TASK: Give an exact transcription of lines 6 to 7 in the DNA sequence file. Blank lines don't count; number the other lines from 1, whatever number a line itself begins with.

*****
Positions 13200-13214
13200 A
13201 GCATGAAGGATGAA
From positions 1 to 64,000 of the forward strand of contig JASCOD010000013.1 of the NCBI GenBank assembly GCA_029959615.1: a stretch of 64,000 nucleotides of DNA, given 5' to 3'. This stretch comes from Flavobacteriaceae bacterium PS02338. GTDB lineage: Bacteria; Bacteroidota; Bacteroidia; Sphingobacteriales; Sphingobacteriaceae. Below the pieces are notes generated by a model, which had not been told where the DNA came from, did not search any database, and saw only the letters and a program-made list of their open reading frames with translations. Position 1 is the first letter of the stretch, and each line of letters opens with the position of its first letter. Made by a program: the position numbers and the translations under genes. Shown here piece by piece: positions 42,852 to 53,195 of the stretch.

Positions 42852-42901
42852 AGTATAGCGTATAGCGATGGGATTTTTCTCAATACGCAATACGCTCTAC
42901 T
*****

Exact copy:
42852 AGTATAGCGTATAGCGATGGGATTTTTCTCAATACGCAATACGCTCTAC
42901 T